The bottom line is that if you choose your browser carefully, JavaScript on a new computer is significantly faster than Java was on the computers we were using during its heyday (a decade ago). And of course, for simulations that don’t require quite as much computational horsepower, JavaScript and canvas can also reach the proliferating swarms of smartphones and tablets. I’m therefore a bit puzzled by the apparent shortage, at least so far, of physics educators who are creating JavaScript/canvas simulations. I’m sure this shortage won’t last much longer.

[Update: See the comments below for further details on the benchmarks, especially for the Ising model simulation.]


  1. If you'd like to try the simulations yourself, here are those links again: Ising model, molecular dynamics, fluid dynamics.

    Here are my numerical benchmark results, in steps per second, for reference:

    Ising model on i7 Mac: Chrome 911,000, Firefox 1,018,000, Safari 1,200,000, Opera 765,000.

    Molecular dynamics on i7 Mac: Chrome 1989, Firefox 1929, Safari 1603, Opera 782.

    Fluid dynamics on i7 Mac: Chrome 727, Firefox 386, Safari 240, Opera 40.

    Ising model on i3 Windows: Chrome 297,000, Firefox 465,000, I.E. 567,000.

    Molecular dynamics on i3 Windows: Chrome 1921, Firefox 1136, I.E. 464.

    Fluid dynamics on i3 Windows: Chrome 399, Firefox 298, I.E. 41.

  2. Since posting this report, I’ve done some follow-up work with the Ising model simulation and found that the results are somewhat deceptive.

    First, although my code appears to allow the program’s main loop to run as many as 1000 times per second (by calling window.setTimeOut with a delay of only one millisecond), I’ve discovered that every browser (at least on a Mac) introduces additional delays between iterations. Even when the loop executes just a single Monte Carlo step (which is essentially instantaneous), it gets called only 90 to 240 times per second, depending on the browser. This limiting “frame rate” artificially held back the fastest browsers in my earlier tests, because I was attempting to execute only 10,000 Monte Carlo steps per frame. So I increased the number of steps per frame until the frame rate was between 20 and 50 per second (about as fast as the eye can follow), and got the following results for the Mac browsers (in steps per second):

    Chrome 1,406,000, Firefox 1,524,000, Safari 3,462,000, Opera 863,000.

    Safari now wins by more than a factor of 2!

    I then traced Safari’s huge speed advantage to one specific cause: graphics. Safari is much faster than the other browsers at coloring squares via the fillStyle and fillRect functions. But I already knew that there’s a faster alternative: direct pixel manipulation, in which an array of pixel data is blasted to the screen with the putImageData function. (The fluid dynamics simulation uses this technique.) So I added an option to do the graphics that way, and obtained the following results (again adjusting the frame rate to between 20 and 50 per second):

    Chrome 4,169,000, Firefox 1,679,000, Safari 3,664,000, Opera 737,000.

    Chrome now shoots into the lead, while Safari and Firefox speed up only slightly, and Opera actually slows down a bit.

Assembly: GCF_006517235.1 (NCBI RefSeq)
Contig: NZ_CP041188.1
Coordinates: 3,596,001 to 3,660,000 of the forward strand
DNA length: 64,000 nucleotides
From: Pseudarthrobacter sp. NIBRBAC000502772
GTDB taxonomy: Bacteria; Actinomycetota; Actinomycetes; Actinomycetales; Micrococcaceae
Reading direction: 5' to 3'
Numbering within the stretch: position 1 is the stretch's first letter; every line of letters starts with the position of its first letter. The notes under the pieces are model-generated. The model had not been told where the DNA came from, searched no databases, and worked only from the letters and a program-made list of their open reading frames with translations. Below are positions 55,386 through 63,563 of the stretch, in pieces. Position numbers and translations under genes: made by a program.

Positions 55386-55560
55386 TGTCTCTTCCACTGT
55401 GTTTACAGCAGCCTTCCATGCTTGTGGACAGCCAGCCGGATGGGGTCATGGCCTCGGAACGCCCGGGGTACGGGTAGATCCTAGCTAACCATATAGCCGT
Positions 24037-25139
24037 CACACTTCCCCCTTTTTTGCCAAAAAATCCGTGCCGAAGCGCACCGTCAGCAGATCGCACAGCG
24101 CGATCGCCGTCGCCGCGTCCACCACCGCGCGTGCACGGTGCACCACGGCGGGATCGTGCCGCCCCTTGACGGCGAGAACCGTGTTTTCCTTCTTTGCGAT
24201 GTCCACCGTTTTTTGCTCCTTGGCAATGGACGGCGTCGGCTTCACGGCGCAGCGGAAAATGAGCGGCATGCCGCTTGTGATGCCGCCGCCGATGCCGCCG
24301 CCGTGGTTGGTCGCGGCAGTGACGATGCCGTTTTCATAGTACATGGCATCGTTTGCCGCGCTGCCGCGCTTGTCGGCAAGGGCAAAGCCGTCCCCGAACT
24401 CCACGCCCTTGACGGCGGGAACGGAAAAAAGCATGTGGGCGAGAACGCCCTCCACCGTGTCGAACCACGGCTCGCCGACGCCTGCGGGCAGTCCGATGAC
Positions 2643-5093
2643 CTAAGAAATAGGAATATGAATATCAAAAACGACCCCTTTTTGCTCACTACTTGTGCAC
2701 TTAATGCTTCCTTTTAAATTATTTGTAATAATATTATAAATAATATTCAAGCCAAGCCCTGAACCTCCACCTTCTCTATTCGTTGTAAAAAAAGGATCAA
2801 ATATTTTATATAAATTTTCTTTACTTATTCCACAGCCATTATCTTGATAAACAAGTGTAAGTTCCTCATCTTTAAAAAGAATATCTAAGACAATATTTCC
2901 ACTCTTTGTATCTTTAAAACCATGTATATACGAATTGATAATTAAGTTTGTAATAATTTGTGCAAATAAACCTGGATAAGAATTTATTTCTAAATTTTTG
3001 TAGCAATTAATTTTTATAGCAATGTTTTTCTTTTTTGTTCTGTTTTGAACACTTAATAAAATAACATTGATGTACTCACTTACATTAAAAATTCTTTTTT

As a final test, I increased the resolution of the array from 100x100 to 500x500, so each site is represented by just a single screen pixel instead of 25. This speeds up the graphics quite a bit more, yielding the following results:

    Chrome 12.4 million, Firefox 8.3 million, Safari 6.2 million, Opera 1.6 million.

    Now the browsers’ relative speeds are more like those for the molecular dynamics and fluid dynamics simulations, presumably because calculations, not graphics, are taking up most of the computer’s time.

    I’ve uploaded a modified version of the Ising program that provides GUI controls for making all these adjustments. The default settings, however, are still those that I used for collecting the original data described above. I’ll try to post results for the Windows browsers next week, when I again have access to the machine that I used for my earlier tests.

  3. I now have Windows browser data for the better-optimized Ising model benchmarks, and at this point nobody should be surprised that Chrome is the unambiguous winner. The Windows machine was the same as in the main article above: 2.93 GHz i3 running Windows 7, Chrome 25, Firefox 19, and I.E. 9. The three tests were under the same conditions as for the Mac benchmarks described in the previous comment, always adjusting the number of calculation steps per frame to give between 20 and 50 frames per second. Numbers represent calculation steps per second, so higher is better.

    For a 100x100 grid with graphics via fillRect: Chrome 677,000, Firefox 615,000, I.E. 620,000.

    For a 100x100 grid with graphics via putImageData: Chrome 2,898,000, Firefox 1,144,000, I.E. 102,000. (Wow: 4x faster for Chrome and 2x faster for FF, but 6x slower for IE!)

    For a 500x500 grid with graphics via putImageData: Chrome 7.9 million, Firefox 4.3 million, I.E. 1.1 million.

  4. Follow-up on molecular dynamics benchmarks: Using a slightly different version of the simulation that gives control over number of atoms and steps per frame, I set the number of atoms to 500 and left the rest of the settings at their defaults (atom size 10, gravity 0, time step 0.02, steps per frame 25), and got the following results (steps per second) on my 2.3 GHz i7 MacBook Pro:

    Chrome 30: 990
    Firefox 24: 910
    Safari 6.0.5: 606
    Opera 12.16: 270

    In the earlier test reported above, the faster browsers were being limited by the very high attempted frame rate, and this new test solves that problem. Still, it's interesting that there's less difference between browsers on this simulation than there is with the others.